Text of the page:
“One of the most radical things you can do is to actually believe women when they tell you about their experiences.” @femfreq#xoxofest

— David Gallagher (@davidfg) September 13, 2014

Watching @anitasarkeesian at XOXO and feeling terribly frustrated and amazed and hopeful all at the same time.

— Hank Green (@hankgreen) September 13, 2014

 Taking it in

 Later, I saw this firsthand as an attendee I’d befriended over way too many matches of Speed Chess processed the stuff he’d taken to heart over a beer with me. It’s noteworthy that at a normal event I’d be extremely wary of sitting down for a beer with a guy I didn’t know to begin with, much less willing to share a cab home like we’d done the night before, brows knit in a troubled chat about Gamergate. Having identified as female for quite a while now, the accounts of vengeful sexism didn’t shake me in quite the same way (they do that every day!), but watching that sink in for him as he actively listened to my own unsavory stories was an indescribably powerful experience.

After digesting some of the rawness, we launched into a conversation about human nature, anonymity, Google X, and Internet ethics. I stood on my toes to catch the bartender’s eye for another round, painfully aware of how long it took and how many guys cut in line in front of me. When I returned to our table, his friend joined us with a young daughter in tow. She was wary of strangers, hesitant to say hello, her hands folding over her mouth. All weekend, things kept coming back around like this, closing circles with quiet poignance. X, O.


XOXO Fest organizers Andy McMillan (left) and Andy Baio
 

Closing the circle

Paul Ford gave the final talk. I’d followed his Internet handle, @ftrain, and his floppy disc avatar for a while. On stage, he explained that in Brookyn, he used to watch the F slip by his window. It was a chilling coincidence then when he paused to quietly confide in the audience that years before, he’d considered stepping in front of a train, stepping out of his own life. Instead, he went home and told his wife. He built things online, took the solace he could in technology, in the process and the processing, in building better tools to remember it all—to remember things that weren’t even his to remember, like what his dad might have listened to on the radio.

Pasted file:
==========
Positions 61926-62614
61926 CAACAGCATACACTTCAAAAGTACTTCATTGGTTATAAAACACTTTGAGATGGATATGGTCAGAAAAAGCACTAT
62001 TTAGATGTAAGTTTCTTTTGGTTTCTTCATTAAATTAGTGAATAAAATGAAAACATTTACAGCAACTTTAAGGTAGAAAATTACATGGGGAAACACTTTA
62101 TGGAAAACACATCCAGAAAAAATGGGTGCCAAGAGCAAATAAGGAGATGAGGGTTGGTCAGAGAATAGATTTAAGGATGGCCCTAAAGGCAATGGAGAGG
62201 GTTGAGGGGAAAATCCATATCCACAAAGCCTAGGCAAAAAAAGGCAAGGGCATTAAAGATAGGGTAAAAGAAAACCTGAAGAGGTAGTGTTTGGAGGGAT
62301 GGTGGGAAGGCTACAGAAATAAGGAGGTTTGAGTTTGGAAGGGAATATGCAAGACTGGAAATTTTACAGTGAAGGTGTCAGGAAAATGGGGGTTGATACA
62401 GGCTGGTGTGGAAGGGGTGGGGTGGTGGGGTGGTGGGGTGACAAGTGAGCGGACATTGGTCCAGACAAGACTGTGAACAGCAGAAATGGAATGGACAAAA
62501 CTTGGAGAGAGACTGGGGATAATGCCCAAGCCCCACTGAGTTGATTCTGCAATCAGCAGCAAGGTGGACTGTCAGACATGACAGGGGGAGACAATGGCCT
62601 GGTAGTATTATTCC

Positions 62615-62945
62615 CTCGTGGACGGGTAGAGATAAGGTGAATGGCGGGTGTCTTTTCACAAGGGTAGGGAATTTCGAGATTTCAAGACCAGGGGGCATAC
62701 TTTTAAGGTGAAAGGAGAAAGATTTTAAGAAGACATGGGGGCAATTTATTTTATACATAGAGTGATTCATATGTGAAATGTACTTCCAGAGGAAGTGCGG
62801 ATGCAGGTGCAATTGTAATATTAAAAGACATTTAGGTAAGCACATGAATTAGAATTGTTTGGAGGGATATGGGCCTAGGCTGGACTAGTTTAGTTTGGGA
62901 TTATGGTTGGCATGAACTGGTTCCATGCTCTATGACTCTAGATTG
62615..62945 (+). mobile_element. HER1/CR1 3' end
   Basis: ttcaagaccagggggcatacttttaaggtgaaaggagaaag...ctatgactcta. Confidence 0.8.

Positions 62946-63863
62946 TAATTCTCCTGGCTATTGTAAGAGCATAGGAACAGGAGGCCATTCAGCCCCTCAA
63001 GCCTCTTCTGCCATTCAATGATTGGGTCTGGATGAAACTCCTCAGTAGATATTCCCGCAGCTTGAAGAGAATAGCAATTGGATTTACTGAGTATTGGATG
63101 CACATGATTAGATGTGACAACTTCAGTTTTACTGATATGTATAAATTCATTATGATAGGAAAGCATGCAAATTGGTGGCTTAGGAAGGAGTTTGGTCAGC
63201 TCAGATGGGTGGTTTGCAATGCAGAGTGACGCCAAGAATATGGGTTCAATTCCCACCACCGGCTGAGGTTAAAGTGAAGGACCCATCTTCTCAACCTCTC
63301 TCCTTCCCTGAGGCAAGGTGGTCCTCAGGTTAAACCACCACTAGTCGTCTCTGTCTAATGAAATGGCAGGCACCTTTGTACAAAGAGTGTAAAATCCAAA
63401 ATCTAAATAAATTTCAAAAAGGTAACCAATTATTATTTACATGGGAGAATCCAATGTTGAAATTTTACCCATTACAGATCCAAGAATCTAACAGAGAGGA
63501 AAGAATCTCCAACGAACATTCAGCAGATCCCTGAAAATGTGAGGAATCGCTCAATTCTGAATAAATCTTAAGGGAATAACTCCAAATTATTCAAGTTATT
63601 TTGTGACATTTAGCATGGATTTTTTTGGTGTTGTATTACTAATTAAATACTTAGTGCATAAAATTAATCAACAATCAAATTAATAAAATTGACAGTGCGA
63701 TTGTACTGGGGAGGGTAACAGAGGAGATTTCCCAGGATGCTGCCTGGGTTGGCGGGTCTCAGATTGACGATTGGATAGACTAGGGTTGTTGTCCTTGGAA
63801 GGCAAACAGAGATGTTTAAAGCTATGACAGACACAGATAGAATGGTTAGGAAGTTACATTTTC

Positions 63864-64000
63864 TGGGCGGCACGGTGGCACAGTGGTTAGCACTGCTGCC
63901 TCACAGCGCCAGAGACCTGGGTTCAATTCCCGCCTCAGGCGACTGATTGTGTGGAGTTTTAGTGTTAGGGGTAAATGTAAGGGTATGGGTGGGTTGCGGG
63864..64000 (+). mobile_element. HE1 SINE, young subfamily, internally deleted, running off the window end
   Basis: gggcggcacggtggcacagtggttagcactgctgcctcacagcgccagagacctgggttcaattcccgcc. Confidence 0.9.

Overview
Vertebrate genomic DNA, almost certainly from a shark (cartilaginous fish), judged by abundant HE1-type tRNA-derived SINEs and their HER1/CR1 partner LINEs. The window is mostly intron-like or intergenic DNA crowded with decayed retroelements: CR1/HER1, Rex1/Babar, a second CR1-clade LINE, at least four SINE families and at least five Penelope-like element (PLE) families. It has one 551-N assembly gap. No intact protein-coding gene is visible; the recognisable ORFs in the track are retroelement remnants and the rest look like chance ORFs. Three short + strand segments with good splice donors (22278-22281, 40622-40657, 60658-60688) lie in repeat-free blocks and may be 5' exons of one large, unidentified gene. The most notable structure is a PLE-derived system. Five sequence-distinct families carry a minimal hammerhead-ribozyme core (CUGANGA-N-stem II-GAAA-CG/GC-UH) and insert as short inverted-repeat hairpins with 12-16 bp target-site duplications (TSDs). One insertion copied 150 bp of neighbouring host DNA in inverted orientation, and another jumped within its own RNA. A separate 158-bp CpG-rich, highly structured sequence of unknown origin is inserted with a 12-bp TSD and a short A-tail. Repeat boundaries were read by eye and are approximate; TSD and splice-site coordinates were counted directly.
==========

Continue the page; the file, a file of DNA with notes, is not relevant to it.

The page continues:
My friend Julie was killed by a train, but not that train. Before I knew anything about technology, I took the F train to work every morning. I always liked how it flickered into the dark subway tunnels and back out again over the East River, playing chicken with the light. 

In XOXO’s final moments, two tearful Andys (founders McMillan and Baio) took the stage to dedicate the whole event, all of those hacks and dreams and feelings, to their friend, Chloe Weil. On July 9, Baio’s blog reads “For the second time in 18 months, I’ve lost a friend to depression—a unique, young talent with their greatest years ahead of them.” Her Instagram avatar is a pixelated cat wearing sunglasses. In pictures, she looks funny and young and smart, not lost. “Chloe Weil tasted words.”

The weekend felt like moving through a word cloud, ideas came back around and around; the words got bigger and more colorful. My new friend pointed out my tattoo: “the words are maps,” down my arm.

The Andys clinked together two short glasses of bourbon in a brokenhearted toast. My heart swelled for a cat wearing sunglasses. Light filtered through the window.

Photos by Taylor Hatmaker